If Hanley's defense has improved, he hasn't shown it yet this spring as he has committed three errors or in the WBC where he made an error that eventually caused the Dominican Republic to lose their first game to the Netherlands. While Hanley is a lot of things, he's nothing more than an average shortstop defensively. I'm not expecting him to post anything better than those kind of numbers this year. In fact, I'm waiting for these errors, all of which have been made on fairly routine plays, to stop. If they haven't two weeks from now, I'm going to be a bit concerned.

4. What are the team's biggest holes? What would need to go right for the team to contend in 2009? How likely do you think that is, and how much do you trust Fredi Gonzalez to make the most out of what he's got?

Even though they vowed to work in the offseason to improve it, the Marlins' biggest hole this year is still their defense. With Mike Jacobs off the team and with Jeremy Hermida switching from right to a less demanding left field, I expect it to improve a little bit but there's no such thing as making good defenders out of average, at best, defenders. The Marlins will still be a top five team in errors this year. 
As for Fredi Gonzalez, he needs to learn to manage a bullpen. The misuse of Taylor Tankersley last year (using a LOOGY in a mopup role) was downright sickening. If he can learn to do that, I'll have no problem with him sticking around for the length of his new contract.

5. What was the most surprising thing about the Marlins' 2008? What will be the most surprising thing about the Marlins' 2009?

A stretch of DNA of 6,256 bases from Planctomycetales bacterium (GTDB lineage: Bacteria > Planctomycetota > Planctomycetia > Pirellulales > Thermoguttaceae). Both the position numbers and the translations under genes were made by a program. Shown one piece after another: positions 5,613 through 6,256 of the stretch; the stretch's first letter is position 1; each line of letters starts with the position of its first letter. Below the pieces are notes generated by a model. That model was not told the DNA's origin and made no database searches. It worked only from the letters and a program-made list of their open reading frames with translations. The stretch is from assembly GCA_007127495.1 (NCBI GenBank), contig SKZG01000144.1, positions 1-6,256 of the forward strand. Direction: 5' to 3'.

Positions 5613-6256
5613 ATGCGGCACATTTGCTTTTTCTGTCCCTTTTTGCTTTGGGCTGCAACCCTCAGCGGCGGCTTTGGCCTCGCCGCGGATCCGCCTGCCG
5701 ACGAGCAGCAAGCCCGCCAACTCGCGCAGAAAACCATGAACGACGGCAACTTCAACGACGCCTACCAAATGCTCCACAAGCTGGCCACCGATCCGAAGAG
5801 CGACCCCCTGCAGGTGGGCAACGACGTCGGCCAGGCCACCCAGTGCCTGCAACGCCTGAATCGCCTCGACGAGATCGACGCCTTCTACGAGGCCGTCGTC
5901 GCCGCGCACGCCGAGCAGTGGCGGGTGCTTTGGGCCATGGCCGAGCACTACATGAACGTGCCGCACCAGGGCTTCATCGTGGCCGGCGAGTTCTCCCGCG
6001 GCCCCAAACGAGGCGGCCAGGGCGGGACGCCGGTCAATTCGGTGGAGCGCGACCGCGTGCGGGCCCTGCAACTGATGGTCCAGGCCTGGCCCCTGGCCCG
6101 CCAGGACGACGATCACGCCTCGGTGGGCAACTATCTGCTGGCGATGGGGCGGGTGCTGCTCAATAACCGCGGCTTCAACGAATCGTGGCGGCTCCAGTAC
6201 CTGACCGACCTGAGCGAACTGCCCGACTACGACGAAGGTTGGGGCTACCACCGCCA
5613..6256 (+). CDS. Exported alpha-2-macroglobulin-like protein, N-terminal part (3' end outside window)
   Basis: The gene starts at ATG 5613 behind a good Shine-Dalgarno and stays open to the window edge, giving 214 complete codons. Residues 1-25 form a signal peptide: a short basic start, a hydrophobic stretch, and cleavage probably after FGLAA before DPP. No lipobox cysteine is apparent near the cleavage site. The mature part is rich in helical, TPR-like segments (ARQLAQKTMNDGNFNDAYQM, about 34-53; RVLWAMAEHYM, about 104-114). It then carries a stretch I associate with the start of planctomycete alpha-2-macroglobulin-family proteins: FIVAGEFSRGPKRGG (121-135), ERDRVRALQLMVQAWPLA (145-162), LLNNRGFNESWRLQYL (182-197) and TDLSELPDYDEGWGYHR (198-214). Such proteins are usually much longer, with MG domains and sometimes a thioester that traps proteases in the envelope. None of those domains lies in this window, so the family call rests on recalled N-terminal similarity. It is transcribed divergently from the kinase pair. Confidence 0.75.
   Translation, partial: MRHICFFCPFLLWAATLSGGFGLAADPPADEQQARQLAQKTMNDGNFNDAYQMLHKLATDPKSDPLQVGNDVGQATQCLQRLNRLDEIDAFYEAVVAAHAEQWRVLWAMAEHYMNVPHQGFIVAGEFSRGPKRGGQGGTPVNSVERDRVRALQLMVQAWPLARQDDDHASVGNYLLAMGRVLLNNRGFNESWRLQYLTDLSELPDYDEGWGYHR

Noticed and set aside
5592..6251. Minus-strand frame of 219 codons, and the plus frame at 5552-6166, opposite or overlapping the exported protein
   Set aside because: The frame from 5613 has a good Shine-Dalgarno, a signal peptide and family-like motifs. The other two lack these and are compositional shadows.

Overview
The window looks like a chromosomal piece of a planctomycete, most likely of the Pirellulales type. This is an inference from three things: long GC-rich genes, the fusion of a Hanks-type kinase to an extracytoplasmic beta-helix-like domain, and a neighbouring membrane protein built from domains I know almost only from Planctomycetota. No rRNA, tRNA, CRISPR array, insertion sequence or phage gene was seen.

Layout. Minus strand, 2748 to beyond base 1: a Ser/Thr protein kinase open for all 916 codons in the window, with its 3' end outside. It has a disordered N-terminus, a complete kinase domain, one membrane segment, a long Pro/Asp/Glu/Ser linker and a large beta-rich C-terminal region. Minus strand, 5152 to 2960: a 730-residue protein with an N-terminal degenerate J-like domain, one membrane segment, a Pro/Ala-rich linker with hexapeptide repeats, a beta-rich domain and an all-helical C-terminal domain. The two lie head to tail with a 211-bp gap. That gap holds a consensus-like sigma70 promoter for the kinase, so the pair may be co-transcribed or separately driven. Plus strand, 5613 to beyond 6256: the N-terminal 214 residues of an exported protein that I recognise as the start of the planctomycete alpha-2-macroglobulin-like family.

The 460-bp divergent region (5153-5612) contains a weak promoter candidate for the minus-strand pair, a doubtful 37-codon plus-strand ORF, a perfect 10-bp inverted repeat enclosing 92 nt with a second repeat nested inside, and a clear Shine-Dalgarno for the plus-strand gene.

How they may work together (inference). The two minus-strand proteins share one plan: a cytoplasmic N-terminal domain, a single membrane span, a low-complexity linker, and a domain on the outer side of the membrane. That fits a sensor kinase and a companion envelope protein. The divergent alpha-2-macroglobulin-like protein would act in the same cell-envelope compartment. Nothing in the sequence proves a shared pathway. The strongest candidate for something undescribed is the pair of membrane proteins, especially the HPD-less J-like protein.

Whenever the Marlins do well, the rest of the baseball world is surprised. They were surprised last year when the Marlins led the NL East into the break and then finished with 84 wins. So when they make the playoffs this year via the wild card, the rest of the league is going to have a collective heart attack. However, with a potent lineup that, thanks to the dumping of excess power and the arrival of some much needed base hittability, is capable of hitting for a .270 average but with still enough juice left over to knock out 170+ homers (especially if McPherson is on the team), one of the best young pitching rotations in baseball (provided it can stay healthy for a full season), and the fact that they've been working closer to them for three years now, Florida making the playoffs in '09 shouldn't come as much of a shock. 
Frankly, if the offense and pitching isn't good enough to make the postseason this year, I myself will be the surprised one but, without having to look at a single stat, I know where and who to point the finger at: the defense.